Firing with finesse: George Clooney played a downsizing expert in the film 'Up in the Air'
Every year at around this time I hand out prizes for the finest examples of corporate drivel written or uttered in the last twelve months. The point of my Golden Flannel Awards (now in their splendid 8th year) is to celebrate business leaders and companies that have gone the extra mile to push the envelope when it comes to creovative, best-of-breed drivel. As I’ve often pointed out, the great thing about the bullshit market is that it only has a bull phase, which means that every year the awards go on getting better (or worse).
This year, in recognition of the sheer scale and maturity of the bull industry, I’ve decided to conduct the Flannel Awards in a more organised way. In the past I’ve chosen the winners myself. But this year I want FT readers to help me. Every day until Christmas I’ll be posting shortlists for a different category on this blog and I would like you to tell me which you think deserves the prize. The shortlists are short, as I’m only putting forward things that I think are a) new b) excruciatingly awful. However, if anyone has come across any more worthy examples, let me know. The glorious winners will be announced in my first column of 2014. Without more ado, here is the first category: Read more
EADS closes Paris: "Someday you'll understand…" ('Casablanca', AP Photo, Files)
If corporate headquarters always have a symbolic as well as an organisational function then EADS’ arrangements symbolised the political complexity of the pan-European aerospace and defence company.
The group’s website lists three “head offices” – in Paris, Munich and Madrid – and one “headquarters”, in Amsterdam. But since an April reorganisation, the group has referred to Toulouse, where chief executive Tom Enders and the important Airbus business are based, as its “single operational headquarters”. That should have been a clue to staff elsewhere that their future might not be so stable. If you’re not operational, you are probably an overhead. So it has proved: EADS is poised to close the Paris office, next to the Bois de Boulogne. Read more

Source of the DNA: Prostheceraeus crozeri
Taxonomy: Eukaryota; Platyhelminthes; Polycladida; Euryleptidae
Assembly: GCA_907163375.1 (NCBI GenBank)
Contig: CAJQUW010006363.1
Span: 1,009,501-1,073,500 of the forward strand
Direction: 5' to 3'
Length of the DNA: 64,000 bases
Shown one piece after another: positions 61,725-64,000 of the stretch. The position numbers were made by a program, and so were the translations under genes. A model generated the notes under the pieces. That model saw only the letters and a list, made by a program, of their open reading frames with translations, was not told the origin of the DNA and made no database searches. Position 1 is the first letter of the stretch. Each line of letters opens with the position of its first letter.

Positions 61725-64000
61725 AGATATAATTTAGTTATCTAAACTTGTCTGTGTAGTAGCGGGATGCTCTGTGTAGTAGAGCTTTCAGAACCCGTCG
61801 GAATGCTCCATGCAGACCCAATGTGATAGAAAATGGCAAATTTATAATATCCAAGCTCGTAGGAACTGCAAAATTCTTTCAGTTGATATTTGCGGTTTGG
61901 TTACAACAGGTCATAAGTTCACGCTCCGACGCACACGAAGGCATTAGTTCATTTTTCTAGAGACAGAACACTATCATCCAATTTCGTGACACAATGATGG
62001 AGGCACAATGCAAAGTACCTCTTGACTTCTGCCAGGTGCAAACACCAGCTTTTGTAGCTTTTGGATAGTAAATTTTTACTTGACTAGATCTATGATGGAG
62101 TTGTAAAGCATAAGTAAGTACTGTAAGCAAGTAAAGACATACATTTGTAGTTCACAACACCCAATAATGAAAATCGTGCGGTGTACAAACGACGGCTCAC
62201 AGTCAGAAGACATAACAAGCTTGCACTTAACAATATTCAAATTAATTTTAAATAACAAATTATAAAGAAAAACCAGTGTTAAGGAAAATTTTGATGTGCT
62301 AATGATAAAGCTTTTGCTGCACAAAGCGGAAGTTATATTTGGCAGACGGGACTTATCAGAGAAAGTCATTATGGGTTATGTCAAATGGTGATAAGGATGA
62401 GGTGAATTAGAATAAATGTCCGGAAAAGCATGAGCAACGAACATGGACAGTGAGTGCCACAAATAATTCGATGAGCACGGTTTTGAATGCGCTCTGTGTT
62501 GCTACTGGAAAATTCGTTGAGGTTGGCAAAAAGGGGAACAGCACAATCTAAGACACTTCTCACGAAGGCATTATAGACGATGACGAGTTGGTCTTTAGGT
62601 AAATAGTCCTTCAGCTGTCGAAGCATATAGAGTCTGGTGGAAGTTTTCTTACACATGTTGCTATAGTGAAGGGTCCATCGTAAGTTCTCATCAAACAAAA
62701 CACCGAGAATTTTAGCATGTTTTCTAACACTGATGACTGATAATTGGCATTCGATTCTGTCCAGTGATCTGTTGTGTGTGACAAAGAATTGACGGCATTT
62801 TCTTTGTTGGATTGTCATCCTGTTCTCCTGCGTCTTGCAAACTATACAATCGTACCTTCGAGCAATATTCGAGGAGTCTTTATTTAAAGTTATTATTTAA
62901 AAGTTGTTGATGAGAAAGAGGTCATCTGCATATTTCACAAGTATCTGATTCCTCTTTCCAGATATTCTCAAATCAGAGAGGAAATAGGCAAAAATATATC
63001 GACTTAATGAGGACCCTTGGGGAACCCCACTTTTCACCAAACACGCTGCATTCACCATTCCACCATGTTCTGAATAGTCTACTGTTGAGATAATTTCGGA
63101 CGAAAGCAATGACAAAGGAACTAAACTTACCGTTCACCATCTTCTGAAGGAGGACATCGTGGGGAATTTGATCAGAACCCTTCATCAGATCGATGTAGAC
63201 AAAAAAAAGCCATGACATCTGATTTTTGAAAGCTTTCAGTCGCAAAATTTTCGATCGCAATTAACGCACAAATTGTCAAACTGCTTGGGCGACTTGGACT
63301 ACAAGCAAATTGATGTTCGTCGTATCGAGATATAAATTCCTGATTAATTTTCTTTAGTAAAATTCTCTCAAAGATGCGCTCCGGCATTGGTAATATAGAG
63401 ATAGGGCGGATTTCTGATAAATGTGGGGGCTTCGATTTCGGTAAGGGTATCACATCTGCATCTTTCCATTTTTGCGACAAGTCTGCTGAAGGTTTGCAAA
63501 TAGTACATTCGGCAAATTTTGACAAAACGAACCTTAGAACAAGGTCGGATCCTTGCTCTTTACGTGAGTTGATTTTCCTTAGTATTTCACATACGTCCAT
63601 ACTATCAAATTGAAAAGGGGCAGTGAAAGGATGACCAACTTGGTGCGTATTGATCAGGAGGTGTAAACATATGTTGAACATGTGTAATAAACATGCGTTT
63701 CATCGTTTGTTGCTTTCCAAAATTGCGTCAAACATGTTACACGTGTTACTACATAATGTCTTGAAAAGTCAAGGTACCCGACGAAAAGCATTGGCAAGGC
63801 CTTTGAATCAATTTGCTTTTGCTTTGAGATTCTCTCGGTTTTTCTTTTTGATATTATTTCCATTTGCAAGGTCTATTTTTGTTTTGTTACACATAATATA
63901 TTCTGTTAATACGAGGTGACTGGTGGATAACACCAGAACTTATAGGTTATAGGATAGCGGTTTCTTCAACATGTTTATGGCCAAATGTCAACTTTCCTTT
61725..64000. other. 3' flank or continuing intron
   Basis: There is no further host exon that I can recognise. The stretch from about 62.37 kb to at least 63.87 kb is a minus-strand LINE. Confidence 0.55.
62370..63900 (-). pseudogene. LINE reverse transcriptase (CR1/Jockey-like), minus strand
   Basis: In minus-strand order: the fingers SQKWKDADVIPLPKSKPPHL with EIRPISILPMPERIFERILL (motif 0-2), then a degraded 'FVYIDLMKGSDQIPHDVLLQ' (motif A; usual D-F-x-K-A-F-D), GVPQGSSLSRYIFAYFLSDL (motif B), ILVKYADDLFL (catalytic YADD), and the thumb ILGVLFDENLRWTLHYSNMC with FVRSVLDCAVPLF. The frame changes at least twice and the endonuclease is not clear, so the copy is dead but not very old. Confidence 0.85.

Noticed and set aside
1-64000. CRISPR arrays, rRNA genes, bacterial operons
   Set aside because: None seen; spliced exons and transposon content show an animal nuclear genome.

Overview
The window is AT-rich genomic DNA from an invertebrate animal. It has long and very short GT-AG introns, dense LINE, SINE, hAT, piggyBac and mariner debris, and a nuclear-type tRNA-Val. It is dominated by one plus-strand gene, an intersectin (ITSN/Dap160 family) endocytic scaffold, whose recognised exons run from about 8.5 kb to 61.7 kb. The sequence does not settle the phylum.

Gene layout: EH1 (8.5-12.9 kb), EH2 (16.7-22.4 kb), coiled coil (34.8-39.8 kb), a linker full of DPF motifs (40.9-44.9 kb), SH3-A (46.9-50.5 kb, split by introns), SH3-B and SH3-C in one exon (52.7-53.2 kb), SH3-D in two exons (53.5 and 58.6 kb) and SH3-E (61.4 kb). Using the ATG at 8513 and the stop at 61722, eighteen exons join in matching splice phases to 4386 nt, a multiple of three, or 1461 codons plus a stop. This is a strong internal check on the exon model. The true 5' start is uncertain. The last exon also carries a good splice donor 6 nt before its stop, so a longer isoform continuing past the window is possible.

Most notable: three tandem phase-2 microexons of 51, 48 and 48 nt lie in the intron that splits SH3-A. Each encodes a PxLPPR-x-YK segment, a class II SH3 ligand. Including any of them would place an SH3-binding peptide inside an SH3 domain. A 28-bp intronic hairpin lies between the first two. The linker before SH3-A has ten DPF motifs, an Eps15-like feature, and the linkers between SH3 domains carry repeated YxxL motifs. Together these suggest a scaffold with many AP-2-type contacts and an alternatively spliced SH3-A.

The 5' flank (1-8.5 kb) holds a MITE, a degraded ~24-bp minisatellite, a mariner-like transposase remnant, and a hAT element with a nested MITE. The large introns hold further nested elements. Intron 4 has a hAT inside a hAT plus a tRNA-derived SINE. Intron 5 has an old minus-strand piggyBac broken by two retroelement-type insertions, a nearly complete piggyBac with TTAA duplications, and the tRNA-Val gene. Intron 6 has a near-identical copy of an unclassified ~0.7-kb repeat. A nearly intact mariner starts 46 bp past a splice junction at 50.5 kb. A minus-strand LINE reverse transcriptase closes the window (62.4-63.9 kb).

Sitting in the Sunken Overlook amphitheatre on the High Line – the public garden that runs along a former elevated railway on the west side of Manhattan – is like being in a museum of the 20th century. The work on display through the plate glass windows is Tenth Avenue (People Driving Cars).
The unfolding Co-op bank fiasco is a brutal reminder that choosing a particular business form – co-operative, mutual, limited partnership, listed company – is no proof against management or governance disaster. But more businesses should look at the variety of business forms available – and consider switching if their purpose changes. Read more
No one will ever find themselves in precisely the position Jeff Bezos found himself in when he launched Amazon.com in 1994, with the ambition to create an online “everything store”. Instead, most competitors will – at least for now – have to learn from Bezos’s success.
On Monday, The Everything Store, which traces Amazon’s rise, was named FT/Goldman Sachs Business Book of the Year for 2013, partly, in the words of one judge, because of its management lessons.
I talked to Brad Stone, the book’s author, about what those lessons might be, and he outlined four. Read more
Remember the scene in Pretty Woman when snooty assistants in a designer clothes shop refuse to serve Julia Roberts because of her – ahem – unorthodox attire, thereby depriving themselves of an enormous commission, funded by Richard Gere’s credit card? New academic research suggests that the luxury goods industry has learnt its lesson. Read more
If a destination’s desirability is measured by the number of maps that claim to lead you to it, innovation is the corporate world’s Taj Mahal. Among the manuals on sale is an Innovator’s Guide, a Cookbook, a Toolkit, a Path, a Way, a Handbook and a Manifesto.